Record low South Carolina infant mortality still exceeds national average (copy) (copy)

South Carolina's infant mortality rate in 2017 showed some improvement, but babies in this state continue to die at a rate higher than the national average. File/Grace Beahm/Staff

Fewer infants died in South Carolina last year, according to numbers published by the S.C. Department of Health and Environmental Control on Wednesday. 

In 2017, an average 6.5 infants out of every 1,000 born died before their first birthday. This marks an improvement over 2016, when an average 7 infants per 1,000 died. 

DHEC reported that 30 fewer infants died across the state last year. The total number of births declined by about 300 from 2016 to 2017. 

Congential malformation and deformations were the leading cause of infant death in 2017, followed by disorders related to short gestation and low birth weight. 

The S.C. Birth Outcomes Initiative has, in recent years, focused its efforts on reducing the number of infants who are born before 39 weeks gestation.

The S.C. Medicaid program became the first in the country nearly six years ago when it started refusing to pay doctors and hospitals for elective inductions prior to 39 weeks gestation. BlueCross BlueShield of South Carolina, the state's largest private insurer, agreed to follow the agency's lead. 

Mary "BZ" Giese, director of the S.C. Birth Outcomes Initiative, said BlueCross BlueShield and Medicaid collectively pay for 85 percent of all births in the state. Health experts agree that inducing delivery before 39 weeks gestation without a valid medical reason puts an infant's life at risk. But the fact that the largest public and private insurers in South Carolina decided to stop paying for those births was groundbreaking at the time, Giese said. 

"You can write a policy and you can put a manual on the shelf and say 'Wow. This is great plan.' ... (But) we are actually bringing our policy to action," she said. "It’s a very, very big deal."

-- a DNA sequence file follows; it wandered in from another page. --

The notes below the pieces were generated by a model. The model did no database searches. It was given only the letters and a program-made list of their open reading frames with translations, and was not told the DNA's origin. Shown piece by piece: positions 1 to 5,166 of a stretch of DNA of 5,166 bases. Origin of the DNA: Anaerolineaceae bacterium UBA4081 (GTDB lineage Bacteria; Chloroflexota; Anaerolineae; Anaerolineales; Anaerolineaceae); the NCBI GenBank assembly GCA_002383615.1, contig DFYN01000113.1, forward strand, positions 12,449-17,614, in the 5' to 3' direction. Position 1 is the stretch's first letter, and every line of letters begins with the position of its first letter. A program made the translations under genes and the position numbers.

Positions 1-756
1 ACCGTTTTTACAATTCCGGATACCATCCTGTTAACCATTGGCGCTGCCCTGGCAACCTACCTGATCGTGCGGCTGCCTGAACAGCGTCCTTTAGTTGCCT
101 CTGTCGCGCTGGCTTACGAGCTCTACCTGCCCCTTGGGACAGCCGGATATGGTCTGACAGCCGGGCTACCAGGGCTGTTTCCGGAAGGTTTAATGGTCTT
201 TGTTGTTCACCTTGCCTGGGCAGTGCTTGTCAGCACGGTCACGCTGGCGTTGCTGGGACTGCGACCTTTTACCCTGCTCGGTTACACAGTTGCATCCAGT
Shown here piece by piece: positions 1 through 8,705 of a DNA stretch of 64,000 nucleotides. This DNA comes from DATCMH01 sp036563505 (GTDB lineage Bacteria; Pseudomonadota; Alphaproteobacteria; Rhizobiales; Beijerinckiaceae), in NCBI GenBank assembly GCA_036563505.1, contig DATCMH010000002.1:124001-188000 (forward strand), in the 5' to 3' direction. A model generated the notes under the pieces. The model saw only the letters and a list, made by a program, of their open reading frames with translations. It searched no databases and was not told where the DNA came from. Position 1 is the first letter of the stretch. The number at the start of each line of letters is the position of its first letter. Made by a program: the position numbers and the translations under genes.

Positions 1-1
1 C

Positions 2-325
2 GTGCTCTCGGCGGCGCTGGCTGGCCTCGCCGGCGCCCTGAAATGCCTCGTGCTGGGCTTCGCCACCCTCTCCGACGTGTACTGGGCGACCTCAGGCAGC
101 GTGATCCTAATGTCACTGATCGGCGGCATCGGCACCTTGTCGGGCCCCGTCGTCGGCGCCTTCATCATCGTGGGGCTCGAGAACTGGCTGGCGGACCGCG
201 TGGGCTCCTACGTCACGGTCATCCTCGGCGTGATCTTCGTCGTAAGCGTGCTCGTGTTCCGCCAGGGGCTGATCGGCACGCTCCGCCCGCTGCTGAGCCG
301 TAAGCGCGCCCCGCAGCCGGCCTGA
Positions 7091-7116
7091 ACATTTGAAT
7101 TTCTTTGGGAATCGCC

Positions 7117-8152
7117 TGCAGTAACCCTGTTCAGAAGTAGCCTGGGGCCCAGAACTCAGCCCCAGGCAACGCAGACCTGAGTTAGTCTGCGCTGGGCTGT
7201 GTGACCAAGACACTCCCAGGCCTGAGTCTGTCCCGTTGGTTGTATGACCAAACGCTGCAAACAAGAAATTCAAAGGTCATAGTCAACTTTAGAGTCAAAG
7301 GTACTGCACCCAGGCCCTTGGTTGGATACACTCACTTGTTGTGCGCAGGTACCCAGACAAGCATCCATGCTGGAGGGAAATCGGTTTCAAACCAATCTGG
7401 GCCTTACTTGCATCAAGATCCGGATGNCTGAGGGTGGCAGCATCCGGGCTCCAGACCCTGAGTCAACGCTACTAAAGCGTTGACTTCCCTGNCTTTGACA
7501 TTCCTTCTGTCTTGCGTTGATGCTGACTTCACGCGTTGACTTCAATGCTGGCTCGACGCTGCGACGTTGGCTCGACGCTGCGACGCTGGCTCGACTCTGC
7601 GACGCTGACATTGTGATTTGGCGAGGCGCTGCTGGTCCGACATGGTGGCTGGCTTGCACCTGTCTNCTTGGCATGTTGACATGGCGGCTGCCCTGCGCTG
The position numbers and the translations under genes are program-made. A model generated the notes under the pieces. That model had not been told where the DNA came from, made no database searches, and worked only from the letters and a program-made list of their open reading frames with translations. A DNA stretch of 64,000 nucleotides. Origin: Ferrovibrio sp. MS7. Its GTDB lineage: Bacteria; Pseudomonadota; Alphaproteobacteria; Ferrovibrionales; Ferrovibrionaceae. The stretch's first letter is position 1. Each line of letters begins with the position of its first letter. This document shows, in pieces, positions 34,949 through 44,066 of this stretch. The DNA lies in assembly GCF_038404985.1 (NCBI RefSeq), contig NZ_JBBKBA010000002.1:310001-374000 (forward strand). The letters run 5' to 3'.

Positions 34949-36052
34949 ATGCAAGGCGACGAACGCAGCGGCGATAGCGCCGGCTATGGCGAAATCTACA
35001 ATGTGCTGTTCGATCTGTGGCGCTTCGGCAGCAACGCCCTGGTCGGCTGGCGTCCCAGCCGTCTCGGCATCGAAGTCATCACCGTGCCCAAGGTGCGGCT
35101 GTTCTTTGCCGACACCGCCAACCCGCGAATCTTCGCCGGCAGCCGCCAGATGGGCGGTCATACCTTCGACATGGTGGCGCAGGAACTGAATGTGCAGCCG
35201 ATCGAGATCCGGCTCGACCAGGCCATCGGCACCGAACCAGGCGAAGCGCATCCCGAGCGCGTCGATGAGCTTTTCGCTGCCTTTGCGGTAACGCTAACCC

Dr. Rick Foster, executive director for the Alliance for a Healthier South Carolina and a longtime leader within the Birth Outcomes Initiative, said other programs have contributed to the decrease, too. Some of those include widely promoting safe infant sleep practices, offering group prenatal care and improving access to a drug that prevents preterm births. 

"All of these programs are starting to have a collective impact on infant mortality and preterm birth," Foster said. "We're thrilled to see that number come down."

The 2017 infant mortality rate matches the 2014 rate — the lowest on record. Infant mortality rates are considered a benchmark for public health. South Carolina's rate remains higher than the national average, which is 5.9. 

DHEC reported that black infants in South Carolina died last year at a rate nearly double that of white infants. 

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"We want all mothers and babies to have the opportunity for the best health outcomes possible," Dr. Lilian Peake, DHEC's director of public health, said in a press release. "By identifying the gaps in outcomes, specific interventions can be designed to overcome them."

The Post and Courier published an investigation in 2015 showing that infant mortality rates are persistently high in South Carolina's rural counties. That trend holds true for 2017. 

In Lee County, for example, the infant mortality rate in 2017 was 21.3 — the highest in the state. In Charleston, it was only 4.4. 

Lee is one of 11 South Carolina counties without a single OB-GYN, according to the S.C. Office of Healthcare Workforce. 

To reduce the risk of infant death, pregnant women are encouraged to take a prenatal vitamin with folic acid, caregivers are discouraged from smoking around babies and parents should practice the "ABCs" of safe sleep. 

"Place your baby alone (without any toys or other objects), on their back in their crib to sleep," DHEC recommends.

Reach Lauren Sausser at 843-937-5598.